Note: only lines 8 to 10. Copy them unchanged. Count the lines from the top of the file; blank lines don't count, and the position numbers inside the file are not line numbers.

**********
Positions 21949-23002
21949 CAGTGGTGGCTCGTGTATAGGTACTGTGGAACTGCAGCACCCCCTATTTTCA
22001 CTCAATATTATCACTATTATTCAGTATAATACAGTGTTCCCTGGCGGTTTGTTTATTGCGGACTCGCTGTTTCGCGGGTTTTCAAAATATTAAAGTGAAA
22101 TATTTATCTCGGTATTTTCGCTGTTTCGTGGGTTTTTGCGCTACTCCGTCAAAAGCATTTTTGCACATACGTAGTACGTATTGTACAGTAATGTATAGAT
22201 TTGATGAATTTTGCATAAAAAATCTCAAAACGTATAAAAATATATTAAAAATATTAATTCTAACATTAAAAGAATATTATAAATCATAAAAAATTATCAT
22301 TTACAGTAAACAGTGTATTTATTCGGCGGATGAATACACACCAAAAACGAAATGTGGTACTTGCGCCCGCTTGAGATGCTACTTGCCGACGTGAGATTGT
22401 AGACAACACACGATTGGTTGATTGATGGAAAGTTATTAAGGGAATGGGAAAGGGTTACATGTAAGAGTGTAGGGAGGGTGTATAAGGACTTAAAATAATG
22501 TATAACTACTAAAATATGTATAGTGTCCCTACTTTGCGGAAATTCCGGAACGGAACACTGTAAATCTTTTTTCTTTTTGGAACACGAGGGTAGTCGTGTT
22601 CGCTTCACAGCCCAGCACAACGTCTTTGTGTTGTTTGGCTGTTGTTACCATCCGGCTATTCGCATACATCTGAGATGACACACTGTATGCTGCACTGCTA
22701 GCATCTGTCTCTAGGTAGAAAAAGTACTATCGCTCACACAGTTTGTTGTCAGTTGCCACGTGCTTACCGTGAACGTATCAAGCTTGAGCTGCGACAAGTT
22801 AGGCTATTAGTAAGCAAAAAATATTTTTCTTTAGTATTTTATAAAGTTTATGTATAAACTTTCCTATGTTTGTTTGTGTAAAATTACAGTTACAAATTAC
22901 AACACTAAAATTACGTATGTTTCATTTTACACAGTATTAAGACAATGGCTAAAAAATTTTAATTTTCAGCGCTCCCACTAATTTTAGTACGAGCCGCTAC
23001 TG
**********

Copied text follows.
22501 TATAACTACTAAAATATGTATAGTGTCCCTACTTTGCGGAAATTCCGGAACGGAACACTGTAAATCTTTTTTCTTTTTGGAACACGAGGGTAGTCGTGTT
22601 CGCTTCACAGCCCAGCACAACGTCTTTGTGTTGTTTGGCTGTTGTTACCATCCGGCTATTCGCATACATCTGAGATGACACACTGTATGCTGCACTGCTA
22701 GCATCTGTCTCTAGGTAGAAAAAGTACTATCGCTCACACAGTTTGTTGTCAGTTGCCACGTGCTTACCGTGAACGTATCAAGCTTGAGCTGCGACAAGTT